And re. Parkes’ question about demoting players, isn’t the case with Snider that AA and crew think they see a specific problem with his mechanics they want to iron out? I.e. they are addressing a specific mechanical issue they think they can fix (underlying cause) rather than reacting to a slump (effect). If that’s the case (and if sending him down helps, both of which are big ifs) then this isn’t a patience issue. I hate the idea of sending kids down just because they’re slumping, and if I thought that that’s what AA was doing here, I’d totally agree with you. But it seems more like fixing something that’s not working properly.

  6. You really can’t beat Getting Streamed On.

  7. Hey Parkes,

    Can’t wait to check out “Sugar”. It is extremely well reviewed and I’ve been meaning to see it forever. Glad you chose it.

  8. Seems like more than just a coincidence that as soon as Rivera starts showing some life (8/26 2 HR, 6BB in last games) Snider needs to work on his issues in the minors. Wouldn’t surprise me in the least if the Jays are trying to use this small hot streak to showcase Rivera in hopes of deluding someone into taking him off their hands but don’t want Snider to lose any at-bats in the process.

    Not saying that I agree with the strategy but just throwing out another possibility. Oh, and I am still a Snider believer.

  9. “Don’t want to get too nitpicky, but if the Jays have no chance at the postseason, why does it matter that starting Snider is better than Rivera/Patterson or Cooper at DH? (Aside from a fan perspective, of course. Watching Rivera at the plate is as much fun as a bag of rusty nails.)”

    In order to find out what Snider is capable of over a full year in the majors. That will be useful information for whenever this team ever decides to contends.

  10. Nice to see bautista up ther e in allmajor categories when it comes to batting. While going through some numbers, found that he is currently has the 7th best AVG….Trailing slightly behind Brett Wallace.lol

  11. “In order to find out what Snider is capable of over a full year in the majors. That will be useful information for whenever this team ever decides to contends.”

    Why the arbitrary cutoff of “a full year in the majors”? I’m more interested in finding out what Snider’s capable of when his mechanics are sound. If management leaves Snider with the Jays for the full season, where he’s not swinging the bat as well as he can, how helpful is that? How much does that tell us? AA thinks the best place to fix the problem is in Vegas, and until I hear a good reason why he’s wrong, it’s hard to think this isn’t a good move.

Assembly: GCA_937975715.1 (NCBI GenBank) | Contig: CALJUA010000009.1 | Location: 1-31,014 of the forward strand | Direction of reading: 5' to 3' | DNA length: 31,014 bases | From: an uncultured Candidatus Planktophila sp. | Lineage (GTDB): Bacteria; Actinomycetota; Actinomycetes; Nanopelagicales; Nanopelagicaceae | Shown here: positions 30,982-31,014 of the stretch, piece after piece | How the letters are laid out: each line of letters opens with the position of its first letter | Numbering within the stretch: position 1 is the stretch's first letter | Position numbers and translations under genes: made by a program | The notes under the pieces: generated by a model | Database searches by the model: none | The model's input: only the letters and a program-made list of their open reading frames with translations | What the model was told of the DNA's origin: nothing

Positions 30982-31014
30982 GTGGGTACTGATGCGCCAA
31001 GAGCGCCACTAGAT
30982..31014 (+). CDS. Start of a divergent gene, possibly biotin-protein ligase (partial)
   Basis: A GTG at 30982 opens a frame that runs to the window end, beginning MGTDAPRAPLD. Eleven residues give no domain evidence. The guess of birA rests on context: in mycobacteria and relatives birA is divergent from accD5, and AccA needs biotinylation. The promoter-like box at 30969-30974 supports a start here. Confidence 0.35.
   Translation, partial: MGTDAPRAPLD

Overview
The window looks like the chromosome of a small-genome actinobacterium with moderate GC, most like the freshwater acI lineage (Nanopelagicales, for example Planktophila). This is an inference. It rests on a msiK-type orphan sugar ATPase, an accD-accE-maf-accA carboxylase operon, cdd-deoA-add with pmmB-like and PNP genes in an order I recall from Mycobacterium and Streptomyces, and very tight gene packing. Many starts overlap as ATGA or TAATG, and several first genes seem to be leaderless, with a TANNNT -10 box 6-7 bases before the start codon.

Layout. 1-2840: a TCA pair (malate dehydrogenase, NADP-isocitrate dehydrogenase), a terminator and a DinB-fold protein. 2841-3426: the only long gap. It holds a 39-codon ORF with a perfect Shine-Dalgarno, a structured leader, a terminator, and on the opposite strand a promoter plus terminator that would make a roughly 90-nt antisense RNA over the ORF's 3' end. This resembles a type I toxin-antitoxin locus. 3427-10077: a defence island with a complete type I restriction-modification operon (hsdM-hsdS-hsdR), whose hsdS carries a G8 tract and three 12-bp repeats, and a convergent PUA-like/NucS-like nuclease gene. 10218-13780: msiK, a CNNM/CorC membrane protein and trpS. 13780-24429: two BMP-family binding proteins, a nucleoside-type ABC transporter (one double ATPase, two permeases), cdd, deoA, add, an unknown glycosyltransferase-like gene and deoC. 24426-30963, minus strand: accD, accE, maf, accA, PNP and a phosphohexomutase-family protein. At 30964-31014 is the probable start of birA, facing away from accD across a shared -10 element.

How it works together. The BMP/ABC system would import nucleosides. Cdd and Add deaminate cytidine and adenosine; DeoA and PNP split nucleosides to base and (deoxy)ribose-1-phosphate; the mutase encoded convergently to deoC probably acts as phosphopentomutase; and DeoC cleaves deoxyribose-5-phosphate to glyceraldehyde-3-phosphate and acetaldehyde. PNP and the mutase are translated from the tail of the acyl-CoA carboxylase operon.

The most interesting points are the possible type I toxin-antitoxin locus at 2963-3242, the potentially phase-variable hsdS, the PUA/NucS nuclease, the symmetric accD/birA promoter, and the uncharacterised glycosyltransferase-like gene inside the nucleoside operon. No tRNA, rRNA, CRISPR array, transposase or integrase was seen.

12. It’s not a good move, dude, because even with the struggles, Travis has contributed, has RBIs, is stealing bases and is playing a great LF. Enjoy Juan Rivera in left ladies and germs. Snider will go down to AAA and destroy it as he did every other time. I think a couple of days off and a pep talk would have sufficed. But of course we need seven right handers who do mostly the same thing in the pen more than our future star LF. I Hate the move and hope it doesn’t backfire.

  13. Yeah if AA and Co. thinks there is something wrong with his swing, they pretty much have to send him down, its not fair to leave him up and try to refine his swing against MLB pitchers. Snider’s a competitor and he’s going to do what he can to get on base and help the Jays win, even though they are not expected to win. Short term that works, he had a 5 game hit streak, but I don’t think the power is in the swing like AA thinks there should be, and wants long term.

    Sending him down is the right call if they want to change his swing a bit, if its because he’s slumping than its a terrible move.

  14. Do you think Farrell is biased towards a larger bullpen based on his pitching background? The results have been great from the bullpen so far, but it would be nice to have a bit more flexibility on the bench too.